A green coffee bean is soaked first in water. After that, the beans are moved into an extraction chamber where liquid carbon dioxide is pumped in at high pressure. This step occurs after the carbon dioxide is added to the coffee beans to remove the caffeine, but leaves the flavor compounds behind. This method is effective for retaining more flavor than the solvent methods, but it is also more expensive due to the nature of the compounds used. 

 Carbon dioxide solution with caffeine is transferred to an absorption chamber. An absorption chamber gives off pressure and turns carbon dioxide into gas. As the carbon dioxide changes, it leaves behind the caffeine. A pressurized container is then used to store the carbon dioxide, which is reused in liquid form again for future decaffeinations.

 4. Water Processing

 This is the method we use for our decaffeination process. Organic or high-end coffee beans usually ought to go through this decaffeination process since there are no chemicals used in the process.

 With Water Processing, coffee beans are soaked in hot water in order to break down caffeine and flavor compounds. A similar method to solvent decaffeination is also used to extract caffeine from the new solution. Water Processing, in contrast, uses activated carbon filters to carry out the extraction without the use of a solvent.

 Caffeine molecules are removed from the solution by these carbon filters, leaving the flavor compounds in the water.

 Then the new solution is added to a fresh batch of green coffee beans; the original batch has been discarded. Since the solution has flavor compounds, it will not affect the flavor of the new green coffee beans. It is recommended to use this solution on beans of similar flavor to avoid cross-contamination.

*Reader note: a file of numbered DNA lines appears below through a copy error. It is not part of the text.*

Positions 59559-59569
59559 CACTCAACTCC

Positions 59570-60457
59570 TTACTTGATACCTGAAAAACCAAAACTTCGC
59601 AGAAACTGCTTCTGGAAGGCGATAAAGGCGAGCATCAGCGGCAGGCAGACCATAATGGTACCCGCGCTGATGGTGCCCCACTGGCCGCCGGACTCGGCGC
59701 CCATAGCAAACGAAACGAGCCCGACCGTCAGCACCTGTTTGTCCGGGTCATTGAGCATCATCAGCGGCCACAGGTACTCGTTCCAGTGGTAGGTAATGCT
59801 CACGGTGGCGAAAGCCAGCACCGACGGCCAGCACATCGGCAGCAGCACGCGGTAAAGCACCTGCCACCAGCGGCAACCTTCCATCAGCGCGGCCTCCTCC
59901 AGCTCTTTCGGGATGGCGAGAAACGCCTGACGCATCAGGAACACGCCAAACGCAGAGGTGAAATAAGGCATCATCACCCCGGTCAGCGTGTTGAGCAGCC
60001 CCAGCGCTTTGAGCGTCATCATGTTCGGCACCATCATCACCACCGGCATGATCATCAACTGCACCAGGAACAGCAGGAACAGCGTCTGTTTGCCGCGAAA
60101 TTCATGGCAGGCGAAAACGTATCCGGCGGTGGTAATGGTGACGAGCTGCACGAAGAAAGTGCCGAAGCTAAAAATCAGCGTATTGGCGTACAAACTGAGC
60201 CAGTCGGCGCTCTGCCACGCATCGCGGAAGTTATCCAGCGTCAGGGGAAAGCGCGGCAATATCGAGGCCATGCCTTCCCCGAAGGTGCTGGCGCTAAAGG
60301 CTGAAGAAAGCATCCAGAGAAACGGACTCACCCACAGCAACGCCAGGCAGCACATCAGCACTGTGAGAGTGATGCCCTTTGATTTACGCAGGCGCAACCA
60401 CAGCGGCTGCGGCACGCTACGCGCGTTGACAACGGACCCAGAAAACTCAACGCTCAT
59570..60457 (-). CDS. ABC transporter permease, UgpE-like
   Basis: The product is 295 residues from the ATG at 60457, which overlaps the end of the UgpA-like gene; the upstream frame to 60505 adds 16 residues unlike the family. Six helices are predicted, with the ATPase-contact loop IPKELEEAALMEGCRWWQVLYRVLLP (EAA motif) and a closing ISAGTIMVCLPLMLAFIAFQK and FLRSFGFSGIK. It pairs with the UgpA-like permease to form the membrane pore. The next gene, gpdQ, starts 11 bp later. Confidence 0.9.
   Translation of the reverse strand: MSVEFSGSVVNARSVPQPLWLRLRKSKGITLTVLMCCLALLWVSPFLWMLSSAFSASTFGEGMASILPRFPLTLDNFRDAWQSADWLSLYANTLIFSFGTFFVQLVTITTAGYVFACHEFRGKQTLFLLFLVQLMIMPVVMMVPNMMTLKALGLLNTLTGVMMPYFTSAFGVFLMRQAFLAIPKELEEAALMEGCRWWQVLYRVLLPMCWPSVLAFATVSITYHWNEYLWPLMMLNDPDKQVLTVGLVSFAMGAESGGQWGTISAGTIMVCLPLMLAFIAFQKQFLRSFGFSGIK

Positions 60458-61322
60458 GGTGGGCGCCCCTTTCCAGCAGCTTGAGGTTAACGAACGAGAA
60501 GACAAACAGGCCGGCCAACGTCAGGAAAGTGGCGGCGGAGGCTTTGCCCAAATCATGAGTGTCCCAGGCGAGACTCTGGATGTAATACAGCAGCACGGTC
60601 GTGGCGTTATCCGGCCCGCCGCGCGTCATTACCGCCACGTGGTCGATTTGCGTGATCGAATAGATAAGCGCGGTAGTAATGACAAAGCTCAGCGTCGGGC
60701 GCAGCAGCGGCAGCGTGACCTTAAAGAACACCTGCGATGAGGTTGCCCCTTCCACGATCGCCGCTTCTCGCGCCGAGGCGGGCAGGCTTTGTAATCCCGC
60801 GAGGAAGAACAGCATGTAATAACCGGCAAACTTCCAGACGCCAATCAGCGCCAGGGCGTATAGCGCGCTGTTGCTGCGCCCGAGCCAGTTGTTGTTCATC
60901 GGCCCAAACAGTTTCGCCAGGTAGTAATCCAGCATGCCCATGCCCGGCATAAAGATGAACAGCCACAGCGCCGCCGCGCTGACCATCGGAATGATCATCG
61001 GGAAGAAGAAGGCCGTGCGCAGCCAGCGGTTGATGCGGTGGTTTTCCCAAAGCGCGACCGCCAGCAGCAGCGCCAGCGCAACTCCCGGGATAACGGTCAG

In essence, the water process uses green coffee extract (GCE), which is created by removing the caffeine from a separate batch of green beans and discarding them. Carbon filters shaped to only remove caffeine molecules from the GCE are then used to filter the GCE, after which it will be reintroduced to a batch of green beans.

 You may wonder why GCE is added to caffeinated beans; well, this GCE helps the coffee remain as flavorful as possible during decaffeination. Afterwards, the new batch of beans goes through the same process, but the GCE is still packed with flavor (but without caffeine), so you are left with a decaf coffee that is rich in flavor, without using any chemicals.


 Decaffeinated coffees not only have less caffeine, but they also have less acidity. Some believe that part of the coffee’s nutritional benefits is removed; however, it’s been proven that decaf coffee contains just as many antioxidants as its caffeinated counterpart. In the long run, since you won't have to deal with the potentially negative effects caffeine can bring, you may not mind sacrificing a few taste molecules. You can find our decaf coffee in our online store as well as different brewing methods to brew it with.